– With Netflix noticing a trend among subscribers in which numerous household members are accessing its streaming service simultaneously through multiple devices, Wells said the company will introduced a “multi-streaming” plan later this year.  “It’ll have personalized interfaces, so when you watch, it’s directed at you and not your wife or your child,” he explained.

  1. Brad Phillips Thursday, May 17, 2012

    Paragraph 5: effect not affect

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    1. Thanks, Brad.

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  2. The only way to test this, is for Nick to pull their content from Netflix and watch the numbers. They should do it now.

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  3. Will Stewart Thursday, May 17, 2012

    Kids are turning off the linear cable channel and turning on Netflix for one reason: continuity, or rather, lack thereof. There is no continuity to children’s shows, therefore no reason to watch them in “linear” fashion. Just fire up Netflix and watch another episode. Doesn’t matter if it’s from 2012 or 2005, Spongebob is Spongebob. Nothing ever changes.

    Adult shows like Mad Men and Breaking Bad, on the other hand, have a continuous story line and compelling characters. “Catching up” on Netflix makes the adult viewer WANT to tune into the linear cable channel for the next show. I know, I’ve experience it first hand — I got my introduction to Breaking Bad via Netflix, and now I can’t wait for the next season to start on AMC.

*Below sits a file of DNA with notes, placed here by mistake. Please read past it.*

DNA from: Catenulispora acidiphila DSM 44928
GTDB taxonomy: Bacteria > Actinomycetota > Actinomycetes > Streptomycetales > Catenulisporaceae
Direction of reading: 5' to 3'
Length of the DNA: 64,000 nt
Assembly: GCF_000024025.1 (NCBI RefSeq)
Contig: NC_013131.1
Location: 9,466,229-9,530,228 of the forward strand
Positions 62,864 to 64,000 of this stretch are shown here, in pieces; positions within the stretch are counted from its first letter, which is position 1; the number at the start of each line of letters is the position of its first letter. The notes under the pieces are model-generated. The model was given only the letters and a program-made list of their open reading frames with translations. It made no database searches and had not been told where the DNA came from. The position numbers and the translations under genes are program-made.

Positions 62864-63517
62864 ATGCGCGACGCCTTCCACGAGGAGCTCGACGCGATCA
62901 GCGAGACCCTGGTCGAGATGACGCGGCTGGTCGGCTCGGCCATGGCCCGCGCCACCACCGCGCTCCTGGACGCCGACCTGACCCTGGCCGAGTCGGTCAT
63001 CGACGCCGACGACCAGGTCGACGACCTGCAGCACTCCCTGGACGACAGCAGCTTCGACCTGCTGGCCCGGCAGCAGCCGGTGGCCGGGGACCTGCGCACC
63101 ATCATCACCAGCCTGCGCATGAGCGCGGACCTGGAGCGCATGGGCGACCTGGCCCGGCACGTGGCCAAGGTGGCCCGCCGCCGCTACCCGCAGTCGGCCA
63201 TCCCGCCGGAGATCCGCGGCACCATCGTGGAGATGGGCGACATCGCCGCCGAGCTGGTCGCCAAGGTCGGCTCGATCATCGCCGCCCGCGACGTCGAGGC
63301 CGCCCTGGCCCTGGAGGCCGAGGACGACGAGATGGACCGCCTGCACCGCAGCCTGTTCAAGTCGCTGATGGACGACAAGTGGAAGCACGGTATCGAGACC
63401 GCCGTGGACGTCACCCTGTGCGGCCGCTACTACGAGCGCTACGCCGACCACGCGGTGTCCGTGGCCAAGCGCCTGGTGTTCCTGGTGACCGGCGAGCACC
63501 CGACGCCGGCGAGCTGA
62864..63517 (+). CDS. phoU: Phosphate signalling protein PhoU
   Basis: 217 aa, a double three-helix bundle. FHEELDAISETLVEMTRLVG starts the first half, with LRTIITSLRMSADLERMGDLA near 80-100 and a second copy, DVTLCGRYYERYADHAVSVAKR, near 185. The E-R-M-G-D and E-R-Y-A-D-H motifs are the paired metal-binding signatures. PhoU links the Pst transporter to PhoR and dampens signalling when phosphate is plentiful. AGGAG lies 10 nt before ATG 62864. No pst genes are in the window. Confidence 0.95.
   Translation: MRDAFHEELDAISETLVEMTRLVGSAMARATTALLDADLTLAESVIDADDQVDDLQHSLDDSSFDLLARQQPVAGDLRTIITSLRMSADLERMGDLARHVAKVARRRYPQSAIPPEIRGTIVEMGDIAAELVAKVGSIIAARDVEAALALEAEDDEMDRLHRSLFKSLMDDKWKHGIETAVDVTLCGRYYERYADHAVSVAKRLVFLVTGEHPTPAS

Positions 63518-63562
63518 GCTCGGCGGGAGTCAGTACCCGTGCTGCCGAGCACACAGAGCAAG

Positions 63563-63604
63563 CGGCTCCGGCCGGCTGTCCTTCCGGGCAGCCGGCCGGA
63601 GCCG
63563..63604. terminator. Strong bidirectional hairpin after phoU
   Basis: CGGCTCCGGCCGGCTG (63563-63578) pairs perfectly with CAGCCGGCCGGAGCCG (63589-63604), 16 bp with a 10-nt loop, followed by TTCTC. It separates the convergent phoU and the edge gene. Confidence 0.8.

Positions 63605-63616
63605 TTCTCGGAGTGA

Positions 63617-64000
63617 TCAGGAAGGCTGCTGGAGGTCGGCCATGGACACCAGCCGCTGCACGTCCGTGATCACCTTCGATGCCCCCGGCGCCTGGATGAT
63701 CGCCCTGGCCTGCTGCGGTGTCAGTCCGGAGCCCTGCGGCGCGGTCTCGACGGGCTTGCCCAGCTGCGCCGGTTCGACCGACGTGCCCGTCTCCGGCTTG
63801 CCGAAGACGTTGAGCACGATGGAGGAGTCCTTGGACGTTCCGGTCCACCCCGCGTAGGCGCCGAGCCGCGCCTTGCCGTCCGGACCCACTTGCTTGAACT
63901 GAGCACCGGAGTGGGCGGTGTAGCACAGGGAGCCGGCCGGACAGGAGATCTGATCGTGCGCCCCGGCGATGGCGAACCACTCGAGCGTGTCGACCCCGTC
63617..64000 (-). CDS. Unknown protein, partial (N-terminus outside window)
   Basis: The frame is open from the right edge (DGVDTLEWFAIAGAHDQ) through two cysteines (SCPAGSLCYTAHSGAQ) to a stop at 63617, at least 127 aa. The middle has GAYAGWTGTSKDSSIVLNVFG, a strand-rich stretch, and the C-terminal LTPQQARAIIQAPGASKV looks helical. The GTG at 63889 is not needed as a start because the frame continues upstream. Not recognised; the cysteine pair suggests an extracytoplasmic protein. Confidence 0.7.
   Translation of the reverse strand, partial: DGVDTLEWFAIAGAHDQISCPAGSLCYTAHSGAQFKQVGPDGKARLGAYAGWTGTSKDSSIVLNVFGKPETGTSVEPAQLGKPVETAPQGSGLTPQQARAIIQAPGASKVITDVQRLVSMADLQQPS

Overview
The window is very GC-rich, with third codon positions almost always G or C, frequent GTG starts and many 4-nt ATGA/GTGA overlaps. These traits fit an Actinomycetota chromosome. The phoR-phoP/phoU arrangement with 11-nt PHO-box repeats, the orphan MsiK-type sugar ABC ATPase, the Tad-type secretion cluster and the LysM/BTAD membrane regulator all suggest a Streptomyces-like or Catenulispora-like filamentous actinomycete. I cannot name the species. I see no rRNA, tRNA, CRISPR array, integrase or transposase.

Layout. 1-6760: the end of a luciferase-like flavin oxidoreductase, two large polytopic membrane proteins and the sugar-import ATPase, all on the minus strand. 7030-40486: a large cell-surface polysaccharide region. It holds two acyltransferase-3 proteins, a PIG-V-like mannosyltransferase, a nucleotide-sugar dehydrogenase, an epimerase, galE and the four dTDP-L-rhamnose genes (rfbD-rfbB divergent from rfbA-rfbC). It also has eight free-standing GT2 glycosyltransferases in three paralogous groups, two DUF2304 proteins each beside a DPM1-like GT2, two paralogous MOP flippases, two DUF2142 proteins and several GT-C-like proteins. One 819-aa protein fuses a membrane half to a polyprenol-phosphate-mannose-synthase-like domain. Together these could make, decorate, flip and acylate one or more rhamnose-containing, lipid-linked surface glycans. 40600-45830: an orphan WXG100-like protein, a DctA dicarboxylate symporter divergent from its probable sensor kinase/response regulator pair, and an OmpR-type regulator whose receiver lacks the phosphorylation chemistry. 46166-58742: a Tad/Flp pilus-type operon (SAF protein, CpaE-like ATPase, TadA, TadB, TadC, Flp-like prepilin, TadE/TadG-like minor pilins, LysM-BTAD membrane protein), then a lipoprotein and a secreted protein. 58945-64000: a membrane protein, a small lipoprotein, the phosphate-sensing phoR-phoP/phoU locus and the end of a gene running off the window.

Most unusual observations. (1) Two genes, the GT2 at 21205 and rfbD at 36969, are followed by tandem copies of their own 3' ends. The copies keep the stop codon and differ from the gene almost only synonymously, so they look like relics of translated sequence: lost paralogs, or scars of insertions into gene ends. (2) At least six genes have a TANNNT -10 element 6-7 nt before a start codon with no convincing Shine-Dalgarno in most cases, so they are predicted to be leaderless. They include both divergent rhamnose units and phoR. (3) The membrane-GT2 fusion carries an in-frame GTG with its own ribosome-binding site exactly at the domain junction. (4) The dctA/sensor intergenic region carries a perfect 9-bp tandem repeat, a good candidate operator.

The solution: instead of 22-minute segments of mindless kid crap, produce compelling, continuous children’s shows that truly tell a story and that give the child a strong desire to watch the next episode … on the actual channel. As long as kid shows are self-contained, 22-minute pieces of brain candy that don’t tie together in any coherent fashion, Netflix availability will drain viewers from the actual channel.

    Yeah, I know … compelling kids TV. Not gonna happen. I guess Harry Potter and The Hunger Games didn’t teach the TV execs anything.

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  4. Or maybe the show wasn’t the same as it was when Hillenburg was around and its quality started to break.

    If Viacom wants to save Spongebob, then at least find someone who knows the show’s original conception (before the movie) to take Tibbitt’s place as supervisor. If they managed to make Spongebob back to its former glory, then maybe the show’s ratings would rise again.

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    1. Bret the hole in that particular argument is that until the nick packages were handed to Netflix, SpongeBob’s ratings were the highest on the channel, and on cable in general. Both the old and new episodes. The month after Netflix offered the product is when the dip in ratings hit.